Thursday, May 2, 2019

R.E.A.L. Women Devotional: The Word IS God

"In the beginning was the Word, and the Word was with God, and the Word was God. He was in the beginning with God." (John 1:1-2). Recently I had the privilege of being a part of a Torah writing ceremony.  It was so interesting.  It takes about a year to hand write a Torah.  In this case, families from the congregation were invited to participate in writing one letter.  The scribe explains the letter and then has the participants hold the feather of the pen as he fills in the letter.  Our letter was from "Vayikrah" known as the book of Leviticus. Our letter was from Leviticus 1:2. The letter was Beit  which pictograph is "house or dwelling" and it's numeric value is two. It was so interesting how much detail is in the writing of the Torah, which is the Word of God.

After the writing portion was over, we were then ushered into a room of celebration.  We signed a document that will be placed with the Torah as having been a part of the writing and we had the honor of signing the wimpel.  A wimpel is Yiddish from a German word meaning "cloth" derived from old German meaning to "cover up or conceal."  It is made of linen and it seals up the Torah when it is stored. As I was signing the wimpel, it was like the light turned on and it it all came to life for me.

In the Gospel of John, the author uses the metaphor as Jesus being the "Word."  In the Gospel of Luke 2:7, it says "And she brought forth her firstborn Son, and wrapped Him in swaddling cloths, and laid him in a manger..." Swaddling cloths were strips of linen used to wrap infants after birth.  In the Gospels of Matthew, Mark and John, the authors write about the death of Jesus and how he was wrapped in clean linen and placed in the tomb. (Matthew 27:59-60, Mark 15:46, John 19:40). The Torah wrapped in linen is a picture of Jesus, whether he was lying in a manger or lying in the tomb, the bottom line, he IS the Word.  

This picture also goes along with a portion of the Sedar dinner at Passover. During dinner three Matzah bread are placed between three folds of a linen napkin and the middle piece is broken (Father, Son and Holy Spirit) and is hidden somewhere. The Matzah is interesting as it has punctures and burn marks, which remind me of the "Bread of Life" being beaten for our transgression and bruised for our iniquities.  The fact that it was hidden away even represents Jesus being taken to the tomb. At the end of the dinner, the children are sent to find it.  Jesus said "Let the little children come to me, and do not hinder them, for the kingdom of heaven belongs to such as these.” (Matthew 19:14, Mark 10:14, Luke 18:16) The Matzah is reserved to the end as a dessert.  Much like the resurrection is sweet to mankind as Jesus conquered death and made a way for everlasting life.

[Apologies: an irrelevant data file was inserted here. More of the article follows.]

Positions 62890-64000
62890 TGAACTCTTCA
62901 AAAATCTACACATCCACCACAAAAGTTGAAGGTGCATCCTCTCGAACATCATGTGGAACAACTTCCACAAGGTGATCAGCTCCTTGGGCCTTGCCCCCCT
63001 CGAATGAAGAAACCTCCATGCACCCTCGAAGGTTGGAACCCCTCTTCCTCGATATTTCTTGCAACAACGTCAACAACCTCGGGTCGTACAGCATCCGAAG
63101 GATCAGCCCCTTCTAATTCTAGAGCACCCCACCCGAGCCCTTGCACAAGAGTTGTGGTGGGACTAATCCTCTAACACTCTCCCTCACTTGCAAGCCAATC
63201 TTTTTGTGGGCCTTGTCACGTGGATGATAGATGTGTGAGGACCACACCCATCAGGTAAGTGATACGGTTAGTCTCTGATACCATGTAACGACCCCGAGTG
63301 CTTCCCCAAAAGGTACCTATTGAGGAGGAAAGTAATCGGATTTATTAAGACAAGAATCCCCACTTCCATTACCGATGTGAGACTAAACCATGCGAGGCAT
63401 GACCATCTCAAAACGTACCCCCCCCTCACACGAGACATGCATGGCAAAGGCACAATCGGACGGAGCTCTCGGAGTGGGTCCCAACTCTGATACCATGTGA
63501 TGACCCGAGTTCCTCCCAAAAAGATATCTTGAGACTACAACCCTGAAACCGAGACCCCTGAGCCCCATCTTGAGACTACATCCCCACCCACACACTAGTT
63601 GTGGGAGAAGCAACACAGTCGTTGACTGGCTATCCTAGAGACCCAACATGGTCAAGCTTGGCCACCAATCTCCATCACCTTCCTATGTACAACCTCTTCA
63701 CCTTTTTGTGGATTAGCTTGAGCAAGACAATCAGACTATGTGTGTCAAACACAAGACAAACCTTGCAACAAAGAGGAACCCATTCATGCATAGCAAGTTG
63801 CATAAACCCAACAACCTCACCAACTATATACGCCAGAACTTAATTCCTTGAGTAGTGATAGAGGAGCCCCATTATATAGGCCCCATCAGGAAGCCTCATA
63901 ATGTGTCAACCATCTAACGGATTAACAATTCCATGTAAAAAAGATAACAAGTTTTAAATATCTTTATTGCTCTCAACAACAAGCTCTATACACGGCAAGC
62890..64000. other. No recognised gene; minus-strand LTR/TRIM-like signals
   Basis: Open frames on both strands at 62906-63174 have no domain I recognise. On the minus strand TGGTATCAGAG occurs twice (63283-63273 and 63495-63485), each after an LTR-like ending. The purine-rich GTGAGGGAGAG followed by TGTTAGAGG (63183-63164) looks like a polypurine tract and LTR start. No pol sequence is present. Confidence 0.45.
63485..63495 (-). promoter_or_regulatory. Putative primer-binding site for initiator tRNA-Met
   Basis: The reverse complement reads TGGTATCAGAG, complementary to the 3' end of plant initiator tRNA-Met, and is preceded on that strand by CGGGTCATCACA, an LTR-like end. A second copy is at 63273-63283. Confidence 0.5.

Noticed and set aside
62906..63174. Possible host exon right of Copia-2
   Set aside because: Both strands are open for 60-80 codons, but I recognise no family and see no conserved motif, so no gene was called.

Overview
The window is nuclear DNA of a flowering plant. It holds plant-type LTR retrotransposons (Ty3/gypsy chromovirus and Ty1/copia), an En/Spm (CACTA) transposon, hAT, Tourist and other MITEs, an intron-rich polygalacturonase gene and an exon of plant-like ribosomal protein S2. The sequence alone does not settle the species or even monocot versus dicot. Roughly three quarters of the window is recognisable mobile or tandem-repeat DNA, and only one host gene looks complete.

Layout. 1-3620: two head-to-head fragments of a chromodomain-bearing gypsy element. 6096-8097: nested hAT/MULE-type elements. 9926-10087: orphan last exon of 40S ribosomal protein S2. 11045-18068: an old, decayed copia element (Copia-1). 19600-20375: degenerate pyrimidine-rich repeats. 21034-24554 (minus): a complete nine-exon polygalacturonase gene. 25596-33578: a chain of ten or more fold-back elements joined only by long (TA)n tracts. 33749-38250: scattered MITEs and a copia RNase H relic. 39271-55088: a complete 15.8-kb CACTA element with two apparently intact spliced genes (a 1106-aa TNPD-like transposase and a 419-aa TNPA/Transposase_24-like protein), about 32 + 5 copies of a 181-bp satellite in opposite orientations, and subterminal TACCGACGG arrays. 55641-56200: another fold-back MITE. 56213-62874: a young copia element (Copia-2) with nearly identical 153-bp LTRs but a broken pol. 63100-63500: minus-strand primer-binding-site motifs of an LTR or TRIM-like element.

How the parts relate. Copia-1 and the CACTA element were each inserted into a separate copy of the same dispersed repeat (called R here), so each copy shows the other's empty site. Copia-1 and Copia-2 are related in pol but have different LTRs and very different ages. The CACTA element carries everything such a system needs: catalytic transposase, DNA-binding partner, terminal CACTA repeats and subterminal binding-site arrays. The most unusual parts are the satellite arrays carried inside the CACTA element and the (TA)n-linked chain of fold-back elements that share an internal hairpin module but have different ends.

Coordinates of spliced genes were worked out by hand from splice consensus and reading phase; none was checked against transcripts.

The signs all point to Jesus.  Jesus said he is "the Way, the Truth and the Life and no one comes to the Father except through me" (John 14:6). If you have not yet accepted Jesus Christ as your Lord and Savior, I want to invite you today to recognize that he IS the Son of God.  That he came to make a way to the Father and give you eternal life.  Remember I mentioned earlier that we signed our names on the wimpel?  When Jesus went to the cross, he signed your name on his hands. The only marks of humanity that he still carries are the nail prints in his hands. Isaiah 49:16 says "See, I have engraved you on the palms of my hands..." He's already paid the price and today you can have your name written in the Lamb's Book of Life. Revelation 21:27 says, "Nothing impure will ever enter it, nor will anyone who does what is shameful or deceitful, but only those whose names are written in the Lamb’s book of life." The Word came in the flesh to give us eternal life.  "...but the "Word" of our God endures forever.” (Isaiah 40:8)

Wednesday, May 1, 2019

R.E.A.L. Women Devotional - REALationships

A few years ago now, our women's ministry focused on friendships. The Lord gave me this word about the importance of relationships through the book of Ruth. I had the privilege of teaching this at our women's retreat that year. For those of you who were at that retreat, this will be a recap. For those of you who are new to our church family, this is the heart of our women's ministry that we call R.E.A.L. Women.

I have always thought Ruth's story was a nice story, kind of a Cinderella type story. But this time rather than look at it through the eyes of "the fair maiden meeting her prince charming," I read it this time as an example of an authentic relationship between women. I like to call it a "real-ationship." As I was reading it I discovered the four building blocks to a R.E.A.L. women friendship. R.E.A.L. being the acronym for respect (1 Peter 2:17), encouragement (1 Thessalonians 5:11), accountability (Proverbs 27:17) and love (1 Peter 4:8).